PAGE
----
Bringing Communities Together One Stadium at a Time: Part 2

By Sean Rummel | September 7, 2022

This post is part of a series sponsored by Old Republic Surety.

In the second part of our two-part article, we see how Sean Rummel’s love of baseball and surety came together in a Georgia stadium project. We also visit a few other baseball surety projects, and share more interesting trivia about the baseball stadiums whose project owners rely on surety bonds. You can read part one here.

Building or renovating a local baseball field can be a multi-million-dollar project with much more complicated and nuanced needs than typical property developments. Specialized experience is critical to ensuring these projects are completed on time and within budget.

Community-Minded Approach, continued from part 1

Old Republic Bond Manager Sean Rummel worked on a $3.1 million bond for the development of a 22-acre raw land site ― which would include the construction of walking paths, multi-purpose fields, event lawn parking lot, restrooms and concession stands ― located in Cherokee County, Georgia, in 2013.

Early in the project’s progress, problems were revealed in the drawings and scope: The property was on a floodplain in which irrigation, elevation and other difficulties arose. On top of these issues, the council wanted to add additional scopes ― including a bridge over the nearby river, lighting, trails and playgrounds ― that were not in the original plans, but wanted to increase the budget only slightly.

Because they had a close relationship, Old Republic worked to help the contractor successfully resolve the situation with the project owner so the job could be finished without additional expense to the owner.

“This issue, along with the scope additions, came up mid-project, so we had to come together to develop a resolution. That’s one of the things you don’t have control over,” Rummel said. “That relationship aspect is key for surety ― meeting face-to-face, and understanding the processes ― there’s a lot to it.”

Local stadiums are important to their communities, Rummel said, so it is imperative the work is done right, completed on time and within a municipality’s budget.

“It’s rewarding for a contractor to be able to hang their hat on these projects and know the community will benefit from it,” he said.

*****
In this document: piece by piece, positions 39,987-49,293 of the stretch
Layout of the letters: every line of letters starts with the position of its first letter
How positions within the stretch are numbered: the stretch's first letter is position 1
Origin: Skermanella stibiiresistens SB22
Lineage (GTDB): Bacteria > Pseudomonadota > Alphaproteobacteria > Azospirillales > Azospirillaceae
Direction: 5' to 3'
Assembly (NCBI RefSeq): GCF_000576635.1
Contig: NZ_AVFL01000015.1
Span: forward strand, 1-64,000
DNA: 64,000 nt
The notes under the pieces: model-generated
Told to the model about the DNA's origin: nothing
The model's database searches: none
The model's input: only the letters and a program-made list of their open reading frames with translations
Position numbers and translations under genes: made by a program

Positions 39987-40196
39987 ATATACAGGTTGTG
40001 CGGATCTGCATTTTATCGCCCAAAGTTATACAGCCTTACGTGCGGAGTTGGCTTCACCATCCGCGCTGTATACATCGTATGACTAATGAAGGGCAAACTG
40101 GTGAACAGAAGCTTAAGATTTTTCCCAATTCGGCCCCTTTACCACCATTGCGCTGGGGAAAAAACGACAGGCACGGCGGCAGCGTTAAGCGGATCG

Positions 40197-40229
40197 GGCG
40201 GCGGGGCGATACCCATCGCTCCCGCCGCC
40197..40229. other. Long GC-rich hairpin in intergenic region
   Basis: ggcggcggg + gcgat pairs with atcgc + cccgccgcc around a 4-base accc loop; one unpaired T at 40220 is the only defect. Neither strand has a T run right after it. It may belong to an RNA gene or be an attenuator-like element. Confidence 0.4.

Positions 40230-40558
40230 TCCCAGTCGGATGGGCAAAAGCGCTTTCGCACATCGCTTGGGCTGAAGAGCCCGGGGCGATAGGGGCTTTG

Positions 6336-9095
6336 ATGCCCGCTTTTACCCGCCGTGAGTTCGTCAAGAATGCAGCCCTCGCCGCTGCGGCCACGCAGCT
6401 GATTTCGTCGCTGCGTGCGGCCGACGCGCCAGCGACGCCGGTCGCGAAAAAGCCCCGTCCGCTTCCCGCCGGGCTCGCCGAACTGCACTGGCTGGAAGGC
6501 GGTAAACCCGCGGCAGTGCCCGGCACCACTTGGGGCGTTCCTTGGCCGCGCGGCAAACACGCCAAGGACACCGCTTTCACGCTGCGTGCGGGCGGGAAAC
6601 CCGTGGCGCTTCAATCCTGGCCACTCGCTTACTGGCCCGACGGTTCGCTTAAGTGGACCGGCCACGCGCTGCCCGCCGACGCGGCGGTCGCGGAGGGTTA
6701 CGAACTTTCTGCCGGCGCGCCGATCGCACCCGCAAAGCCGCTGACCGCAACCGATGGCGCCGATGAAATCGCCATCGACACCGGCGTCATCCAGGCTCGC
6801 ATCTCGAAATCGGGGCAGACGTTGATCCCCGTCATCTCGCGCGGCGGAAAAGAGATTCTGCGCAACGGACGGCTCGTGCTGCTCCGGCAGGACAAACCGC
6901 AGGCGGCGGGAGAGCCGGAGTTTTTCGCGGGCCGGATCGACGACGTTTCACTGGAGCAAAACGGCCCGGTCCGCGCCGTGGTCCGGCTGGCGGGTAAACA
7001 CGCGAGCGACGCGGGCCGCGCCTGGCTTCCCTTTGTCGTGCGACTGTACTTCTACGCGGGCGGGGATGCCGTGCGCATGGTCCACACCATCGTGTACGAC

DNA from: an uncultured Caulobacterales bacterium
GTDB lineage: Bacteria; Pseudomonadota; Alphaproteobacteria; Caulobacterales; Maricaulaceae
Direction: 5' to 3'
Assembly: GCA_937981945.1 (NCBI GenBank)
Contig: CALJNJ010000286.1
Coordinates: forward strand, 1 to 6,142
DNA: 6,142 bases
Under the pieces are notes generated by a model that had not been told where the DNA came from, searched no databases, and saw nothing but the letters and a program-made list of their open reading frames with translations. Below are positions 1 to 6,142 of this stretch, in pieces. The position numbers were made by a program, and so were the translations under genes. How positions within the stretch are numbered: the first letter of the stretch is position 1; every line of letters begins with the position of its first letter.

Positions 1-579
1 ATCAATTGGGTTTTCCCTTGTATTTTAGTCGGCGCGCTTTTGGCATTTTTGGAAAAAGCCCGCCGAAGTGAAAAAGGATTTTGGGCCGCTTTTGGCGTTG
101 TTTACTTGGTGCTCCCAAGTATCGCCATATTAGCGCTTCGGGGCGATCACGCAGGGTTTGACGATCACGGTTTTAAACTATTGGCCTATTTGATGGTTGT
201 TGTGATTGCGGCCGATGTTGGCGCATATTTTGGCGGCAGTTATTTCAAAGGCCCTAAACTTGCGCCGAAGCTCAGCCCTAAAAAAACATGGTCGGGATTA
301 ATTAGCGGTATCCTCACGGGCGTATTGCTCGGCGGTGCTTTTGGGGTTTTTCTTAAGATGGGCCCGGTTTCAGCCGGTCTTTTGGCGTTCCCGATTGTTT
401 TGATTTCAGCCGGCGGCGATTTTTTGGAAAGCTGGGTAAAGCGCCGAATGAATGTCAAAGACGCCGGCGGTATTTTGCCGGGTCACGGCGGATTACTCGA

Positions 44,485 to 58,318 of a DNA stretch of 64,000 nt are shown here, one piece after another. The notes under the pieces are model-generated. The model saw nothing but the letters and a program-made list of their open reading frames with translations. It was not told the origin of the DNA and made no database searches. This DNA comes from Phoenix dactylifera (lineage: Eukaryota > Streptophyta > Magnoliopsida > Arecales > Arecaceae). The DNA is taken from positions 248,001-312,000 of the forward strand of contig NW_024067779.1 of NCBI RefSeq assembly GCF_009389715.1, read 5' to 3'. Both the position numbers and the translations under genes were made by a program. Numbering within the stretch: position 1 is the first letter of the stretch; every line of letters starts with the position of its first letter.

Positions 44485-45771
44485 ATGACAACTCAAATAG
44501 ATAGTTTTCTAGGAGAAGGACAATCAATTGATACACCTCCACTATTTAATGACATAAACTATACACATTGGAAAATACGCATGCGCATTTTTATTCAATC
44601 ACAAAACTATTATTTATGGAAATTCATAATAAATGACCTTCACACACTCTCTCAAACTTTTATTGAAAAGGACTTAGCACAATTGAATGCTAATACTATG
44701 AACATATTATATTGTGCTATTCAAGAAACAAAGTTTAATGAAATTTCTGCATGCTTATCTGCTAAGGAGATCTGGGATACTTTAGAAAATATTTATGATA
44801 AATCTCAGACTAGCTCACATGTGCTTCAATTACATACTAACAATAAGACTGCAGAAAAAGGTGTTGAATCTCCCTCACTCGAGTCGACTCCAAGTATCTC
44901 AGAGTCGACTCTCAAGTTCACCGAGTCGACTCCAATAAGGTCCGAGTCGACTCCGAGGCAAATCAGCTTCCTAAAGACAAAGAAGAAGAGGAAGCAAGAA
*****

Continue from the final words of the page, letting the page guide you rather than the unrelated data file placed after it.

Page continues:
Completed Stadium Bonds by Old Republic

Baseball field renovations at Coral Reef Park in the Village of Palmetto, Fla., near Miami.

  • Contractor: Ballpark Maintenance Inc.
  • Agent: Security Bond Associates Inc., Miami
  • Date completed: January 21, 2022
  • Bond Amount: $394,756

Signage at Great American Ballpark, home of the Cincinnati Reds in Cincinnati

  • Capacity: 42,319
  • Contractor: Gus Holthaus Signs
  • Agent: CIC Agency
  • Date completed: 2018
  • Bond Amount: $218,995

Contractor masonry work on concession stand upgrades for Milwaukee Brewer’s Miller Park in Milwaukee

  • Capacity: 41,900
  • Contractor: KMI Construction LLC
  • Agent: The Brehmer Agency Inc.
  • Date completed: May 2017
  • Bond Amount: $517,822

Baseball and softball field additions at California State University, Fullerton, Goodwin Field ― structural steel and metal decking (press box, concessions, bleachers, and dugout)

  • Capacity: 3,500
  • Contractor: Agate Steel Inc.
  • Agent: INSURICA Southwest
  • Date completed: Spring 2022
  • Bond Amount: $848,761

Baseball Stadium Facts

  • The first “official” baseball field opened in 1862 in Brooklyn, N.Y. Fee for entry was 10 cents and the first game was played on April 18, 1869, with local players.
  • The oldest professional baseball stadium is Fenway Park in Boston. The first game played there by the Boston Red Sox was on April 20, 1912, just days after the sinking of the Titanic.
  • Tropicana Field, home of the Tampa Bay Rays, features a cable-supported roof that is 225 feet above second base and 85 feet above the centerfield wall. The entrance is five stories tall and 80 feet wide with a restaurant for 350 people. A special coating over the windows makes it invisible to batters.
  • Howard J. Lamade Stadium in South Williamsport, Pa., is the largest and oldest Little League Baseball stadium, with capacity for 45,000 people. It is one of the main stadiums where the Little League Baseball World Series is played.

The Seattle Mariners will host the 2023 Major League Baseball All-Star Game at T-Mobile Park in Seattle.

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